Beijing orders schools closed in tightening of virus rules
Beijing announced 50 new cases on Thursday, two of them asymptomatic, bringing its total in the latest wave of infections to around 150
Beijing on Thursday locked down some communities, moved several schools online and suspended gatherings in public spaces in a scramble to prevent a Shanghai-like large-scale Covid outbreak in the Chinese capital.
The city reported 50 Covid cases for April 27, pushing the caseload to around 150 so far, amid ongoing mass nucleic acid testing of the vast majority of Beijing’s 22 million residents by Saturday.
In some of the locked down communities, located in “control areas”, new rounds of testing will be carried out on alternative days until May 4.
Children from six schools and two kindergartens accounted for 31% of the infections.
Universal Studios in Beijing said it would require visitors from Friday to show negative test results before they could enter the theme park.
For the Communist Party of China (CPC), keeping Beijing safe – and mostly running – is top priority as the party’s leadership, who stay in the city in a highly secure and secretive compound, prepares for the twice-a-decade reshuffle later this year.
Given financial hub Shanghai’s outbreak and the draining lockdown, Beijing has moved more swiftly to impose restrictions while case numbers remain low.
Shanghai, battling China’s biggest-ever coronavirus outbreak, saw new asymptomatic cases fall to 9,330 on April 27, lowest in 24 days but also registered 47 deaths, taking the death toll to 285, all reported in less than two weeks.
The outbreak is showing signs of easing across the financial hub, local authorities have said.
The vast majority of the deceased were elderly, city health officials have said with many unvaccinated and suffering from underlying health conditions.
The 47 people who died from Covid in Shanghai on April 27 had an average age of 84.7 years.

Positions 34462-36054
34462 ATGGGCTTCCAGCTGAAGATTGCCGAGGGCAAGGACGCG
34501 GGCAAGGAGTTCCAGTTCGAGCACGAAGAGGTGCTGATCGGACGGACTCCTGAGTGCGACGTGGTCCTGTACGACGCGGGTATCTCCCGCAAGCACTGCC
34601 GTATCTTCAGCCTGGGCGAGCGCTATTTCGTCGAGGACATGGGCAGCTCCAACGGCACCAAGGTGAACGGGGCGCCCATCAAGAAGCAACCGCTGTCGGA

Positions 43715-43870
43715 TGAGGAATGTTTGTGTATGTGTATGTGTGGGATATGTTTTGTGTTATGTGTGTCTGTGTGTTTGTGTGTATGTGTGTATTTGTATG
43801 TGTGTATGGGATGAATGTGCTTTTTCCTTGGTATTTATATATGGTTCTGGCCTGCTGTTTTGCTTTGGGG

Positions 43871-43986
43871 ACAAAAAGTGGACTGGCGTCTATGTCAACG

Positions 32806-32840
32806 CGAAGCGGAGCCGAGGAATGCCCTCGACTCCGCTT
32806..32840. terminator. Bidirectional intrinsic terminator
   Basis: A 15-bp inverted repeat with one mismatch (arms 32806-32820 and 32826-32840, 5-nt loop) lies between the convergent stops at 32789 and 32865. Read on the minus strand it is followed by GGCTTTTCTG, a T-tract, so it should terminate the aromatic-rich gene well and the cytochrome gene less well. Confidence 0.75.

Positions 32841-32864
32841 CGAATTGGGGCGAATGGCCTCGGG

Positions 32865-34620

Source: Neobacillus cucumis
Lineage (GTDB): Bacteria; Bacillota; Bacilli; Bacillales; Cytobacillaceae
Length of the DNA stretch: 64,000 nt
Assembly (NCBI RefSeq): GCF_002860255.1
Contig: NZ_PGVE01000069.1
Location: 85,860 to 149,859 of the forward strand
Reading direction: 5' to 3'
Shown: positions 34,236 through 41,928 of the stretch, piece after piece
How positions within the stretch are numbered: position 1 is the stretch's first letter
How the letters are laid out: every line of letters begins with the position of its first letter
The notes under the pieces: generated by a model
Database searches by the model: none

The Chinese government and doctors have justified the country’s heavy-handed, and heavily criticised internationally, “dynamic zero” response by pointing out that thousands could die and the health system could collapse if the virus spreads to its vulnerable elderly population.
“As of April 27, 226 million people over the age of 60 in China had been administered two doses of the vaccine,” Wu Liangyou, deputy director of the China’s health commission said on Thursday.
However, the number falls sharply when the elderly who have received the third dose are counted: 159.92 million people.
Overall, China has logged 553,251 Covid-19 cases since March, Wu said, adding that the epidemic has hit all Chinese provinces and regions except the Tibet Autonomous Region (TAR).
Meanwhile, China’s passenger volume is expected to fall by more than 60% percent on a yearly basis during the upcoming May Day holidays, taking a hit from the outbreak-related restrictions across the country.
The recent outbreaks of coronavirus cases in multiple cities have impacted public appetite for long distance travel, the state-run tabloid, Global Times reported Thursday, quoting an official from the transport ministry.
“Passenger volume is expected to reach 100 million trips during this year’s holiday, down by about 62% compared with the same period last year,” the report said.
Analysts at Nomura financial services, quoted by Reuters, estimate 46 cities in China are in full or partial lockdowns or other district-wide curbs, involving strict mobility restrictions on residents, affecting the lives of more than 343 million people.
“They contribute around 40.1 trillion yuan ($6.12 trillion), or 35% of the country’s economic output”.